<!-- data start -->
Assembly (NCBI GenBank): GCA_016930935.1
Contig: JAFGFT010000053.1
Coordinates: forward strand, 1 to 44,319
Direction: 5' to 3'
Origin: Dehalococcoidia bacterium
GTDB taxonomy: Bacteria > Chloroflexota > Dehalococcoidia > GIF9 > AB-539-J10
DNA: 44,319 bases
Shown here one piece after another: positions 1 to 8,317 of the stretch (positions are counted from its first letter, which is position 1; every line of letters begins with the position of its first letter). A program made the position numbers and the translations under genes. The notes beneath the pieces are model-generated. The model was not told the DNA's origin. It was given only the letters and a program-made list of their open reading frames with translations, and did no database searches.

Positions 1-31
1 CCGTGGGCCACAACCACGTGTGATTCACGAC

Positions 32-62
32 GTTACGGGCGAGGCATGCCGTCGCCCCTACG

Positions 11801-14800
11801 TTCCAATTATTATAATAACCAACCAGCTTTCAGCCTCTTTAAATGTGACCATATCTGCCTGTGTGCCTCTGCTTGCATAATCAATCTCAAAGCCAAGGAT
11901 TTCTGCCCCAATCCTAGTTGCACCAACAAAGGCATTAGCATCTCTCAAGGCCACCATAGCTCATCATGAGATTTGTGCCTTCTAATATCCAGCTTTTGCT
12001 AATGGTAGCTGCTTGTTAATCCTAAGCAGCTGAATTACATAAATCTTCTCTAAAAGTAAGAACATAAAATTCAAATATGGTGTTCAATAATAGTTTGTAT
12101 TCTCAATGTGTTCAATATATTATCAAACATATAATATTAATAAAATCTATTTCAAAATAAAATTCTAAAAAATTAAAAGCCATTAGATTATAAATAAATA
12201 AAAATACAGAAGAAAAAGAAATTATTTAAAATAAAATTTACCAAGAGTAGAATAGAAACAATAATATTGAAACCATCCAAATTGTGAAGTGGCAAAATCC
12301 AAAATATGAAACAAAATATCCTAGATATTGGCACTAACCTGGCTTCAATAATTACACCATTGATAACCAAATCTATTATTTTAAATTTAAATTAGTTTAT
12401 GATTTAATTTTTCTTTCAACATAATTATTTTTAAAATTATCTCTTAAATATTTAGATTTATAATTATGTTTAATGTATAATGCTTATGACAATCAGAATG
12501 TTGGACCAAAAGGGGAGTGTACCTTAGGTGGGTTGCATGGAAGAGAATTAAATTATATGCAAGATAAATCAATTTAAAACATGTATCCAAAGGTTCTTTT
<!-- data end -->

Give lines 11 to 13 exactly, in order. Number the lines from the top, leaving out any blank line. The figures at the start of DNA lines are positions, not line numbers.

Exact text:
Positions 32-62
32 GTTACGGGCGAGGCATGCCGTCGCCCCTACG

Positions 11801-14800